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Published: April 28th 2013
Day 44 - Saturday 26th March
A great start to the day with the first hot shower since Teheran. My first port of call was the Post Office but alas the replacement International Student cards had not arrived - however there were four letters including some sports pages from the local Bournemouth newspaper. Outside the Post Office I was hassled into having a shoeshine by two young urchins but it only cost 2 Afghanis and so no harm to the finances ! I returned to the hotel and sat on the balcony drinking some tea, reading my letters and watching the world. Outside there was a student demonstration protesting against government interference with the University. I was concerned to see a number of riot police but I did not see any trouble. Time for some exercise and so I headed along the river and found one of the bazaars. Obviously I had my directions confused because I soon ended up back at the hotel but conveniently so as Michael and Heather were just leaving. I followed them back to the Post Office where we had a long negotiation over a postage fine, which was eventually reduced from 133 Afghanis to 64 Afghanis - wasted a lot of time though. Heather's watch was broken and we found a repairer who fixed the problem for a princely sum of 35 Afghanis - pretty cheap. Next stop was the Tourist Information centre and then Afghan Airways to check on flights to India - the next stage of the journey might be a problem because the overland border between Pakistan and India was regularly closed due to armed hostilities. During our walk, we passed the Kyber Restaurant which was self service, glass fromted, clean looking and modern - enticing salads and sweets and so we might go there for a treat on another day.
It was time for some more serious shopping. There seemed to be one main street selling afghan coats and handicrafts etc to the tourist market. Each little shop was very welcoming and the owners did not hassle you into buying. The British were low down on the "buying" list and could expect cheaper prices than the Japanese or Americans. Also prices would be much higher later in the year (it was still too early for tourists) - good salesman patter ! I tried on a few afghan coats which were fantastic prices compared to London but it was stupid to buy as we were heading out of the cold and would soon be sweltering in India. The leatherware, jewellery including Lapis Lazuli and clothing were all very enticing. I found a nice little leather shop and sat and chatted with the owner. The shoulder bags, wallets and holdalls were such excellent quality and I eventually bought a beautiful leather shoulder bag, which proved to be extremely useful over the years. In the next shop I tried on a thin coat - it was thigh length, sleeveless and made of black cloth with green and white flowery embroidery. I bought it for £2 but I doubt that I ever wore it more than a couple of times. The final shop sold more expensive coats. The owner accepted that I was not going to buy but was happy to have a chat, give me a cup of tea and let me try on a silver fox fur, which was £50 in summer and £20 now - strangely it was not at all feminine looking but still not for me. Not long afterwards there was an electricity cut and so we decided to head back to the hotel. Unfortunately Heather was being hounded by one of the shopkeepers who wanted a goodbye kiss. I walked back with Heather whilst Michael tried to lose him. Unfortunately he appeared again near the hotel but I blocked his next attempt at a kiss whilst Heather slipped safely into the hotel - a disappointing episode after such a nice friendly shopping trip.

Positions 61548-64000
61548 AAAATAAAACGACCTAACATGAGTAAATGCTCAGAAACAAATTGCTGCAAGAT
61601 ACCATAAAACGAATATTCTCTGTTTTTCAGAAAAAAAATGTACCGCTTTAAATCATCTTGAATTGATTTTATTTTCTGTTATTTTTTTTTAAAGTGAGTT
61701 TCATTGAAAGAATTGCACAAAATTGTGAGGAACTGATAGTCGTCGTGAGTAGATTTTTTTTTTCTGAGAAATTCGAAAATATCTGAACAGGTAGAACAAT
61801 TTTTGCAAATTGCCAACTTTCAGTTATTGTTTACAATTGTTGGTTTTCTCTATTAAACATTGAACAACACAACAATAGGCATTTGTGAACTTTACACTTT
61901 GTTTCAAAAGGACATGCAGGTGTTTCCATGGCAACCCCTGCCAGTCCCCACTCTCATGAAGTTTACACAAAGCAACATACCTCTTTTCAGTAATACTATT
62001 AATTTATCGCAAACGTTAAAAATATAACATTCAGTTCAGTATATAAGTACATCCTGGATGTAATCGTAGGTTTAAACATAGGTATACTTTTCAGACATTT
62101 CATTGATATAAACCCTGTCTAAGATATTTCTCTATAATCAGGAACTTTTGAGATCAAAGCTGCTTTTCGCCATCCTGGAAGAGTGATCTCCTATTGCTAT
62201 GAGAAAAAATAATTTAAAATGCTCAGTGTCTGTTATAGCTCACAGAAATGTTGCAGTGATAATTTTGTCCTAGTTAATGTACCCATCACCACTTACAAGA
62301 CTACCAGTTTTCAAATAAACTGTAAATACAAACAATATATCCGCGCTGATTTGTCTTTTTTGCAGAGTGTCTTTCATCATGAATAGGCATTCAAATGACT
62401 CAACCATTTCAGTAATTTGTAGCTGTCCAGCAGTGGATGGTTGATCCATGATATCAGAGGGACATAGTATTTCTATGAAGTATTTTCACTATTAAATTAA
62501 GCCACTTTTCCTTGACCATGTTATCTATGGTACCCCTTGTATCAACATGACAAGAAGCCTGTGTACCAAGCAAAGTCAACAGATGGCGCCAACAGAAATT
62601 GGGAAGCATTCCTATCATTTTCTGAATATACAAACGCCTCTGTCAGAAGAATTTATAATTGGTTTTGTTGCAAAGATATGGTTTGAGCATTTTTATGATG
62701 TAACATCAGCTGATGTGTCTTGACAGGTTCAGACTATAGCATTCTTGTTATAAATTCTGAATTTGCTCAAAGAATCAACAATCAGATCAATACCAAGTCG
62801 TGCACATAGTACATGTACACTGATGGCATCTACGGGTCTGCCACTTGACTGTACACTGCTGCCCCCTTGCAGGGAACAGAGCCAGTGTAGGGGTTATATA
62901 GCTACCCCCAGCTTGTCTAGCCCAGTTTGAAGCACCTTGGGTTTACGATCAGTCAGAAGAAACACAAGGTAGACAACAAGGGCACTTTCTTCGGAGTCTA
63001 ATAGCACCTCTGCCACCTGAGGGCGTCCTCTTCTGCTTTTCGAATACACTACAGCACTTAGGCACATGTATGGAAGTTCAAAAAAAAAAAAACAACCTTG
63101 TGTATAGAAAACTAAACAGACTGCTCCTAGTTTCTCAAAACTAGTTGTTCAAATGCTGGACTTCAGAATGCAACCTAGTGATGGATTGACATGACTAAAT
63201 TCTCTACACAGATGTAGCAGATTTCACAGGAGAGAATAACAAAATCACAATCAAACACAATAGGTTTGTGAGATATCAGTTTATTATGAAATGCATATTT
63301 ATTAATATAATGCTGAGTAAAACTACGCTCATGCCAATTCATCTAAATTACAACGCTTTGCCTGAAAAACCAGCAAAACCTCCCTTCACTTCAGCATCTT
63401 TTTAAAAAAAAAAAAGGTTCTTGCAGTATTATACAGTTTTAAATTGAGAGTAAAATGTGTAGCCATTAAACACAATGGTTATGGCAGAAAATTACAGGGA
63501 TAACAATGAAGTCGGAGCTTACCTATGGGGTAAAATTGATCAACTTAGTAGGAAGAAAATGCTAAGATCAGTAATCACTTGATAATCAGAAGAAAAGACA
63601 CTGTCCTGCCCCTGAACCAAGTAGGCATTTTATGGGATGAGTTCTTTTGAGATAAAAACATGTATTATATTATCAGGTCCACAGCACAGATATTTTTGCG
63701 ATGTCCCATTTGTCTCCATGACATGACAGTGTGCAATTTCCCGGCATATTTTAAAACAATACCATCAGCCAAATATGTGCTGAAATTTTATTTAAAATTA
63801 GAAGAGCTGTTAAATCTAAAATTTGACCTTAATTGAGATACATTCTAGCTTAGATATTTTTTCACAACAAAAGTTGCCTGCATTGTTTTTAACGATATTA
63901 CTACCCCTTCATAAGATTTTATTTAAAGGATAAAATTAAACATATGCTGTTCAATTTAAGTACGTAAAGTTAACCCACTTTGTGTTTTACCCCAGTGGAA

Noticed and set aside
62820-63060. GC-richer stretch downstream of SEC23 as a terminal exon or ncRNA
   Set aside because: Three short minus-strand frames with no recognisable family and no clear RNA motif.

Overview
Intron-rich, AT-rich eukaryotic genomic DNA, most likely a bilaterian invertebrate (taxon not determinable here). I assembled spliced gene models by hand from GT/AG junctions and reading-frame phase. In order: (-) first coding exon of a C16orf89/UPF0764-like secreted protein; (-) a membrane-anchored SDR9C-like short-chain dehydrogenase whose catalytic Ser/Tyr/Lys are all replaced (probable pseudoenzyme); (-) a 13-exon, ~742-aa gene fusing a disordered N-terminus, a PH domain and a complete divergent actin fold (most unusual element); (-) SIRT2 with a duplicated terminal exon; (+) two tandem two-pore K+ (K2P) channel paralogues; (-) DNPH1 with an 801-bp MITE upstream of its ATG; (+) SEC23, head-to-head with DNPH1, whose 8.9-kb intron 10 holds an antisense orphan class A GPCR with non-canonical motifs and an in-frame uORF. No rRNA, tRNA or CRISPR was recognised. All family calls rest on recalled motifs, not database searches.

One extra observation about Kabul was the number of chemists. They seemed everywhere and all selling American and European products such as Vick - I guess that I thought that the medicines would be too expensive.
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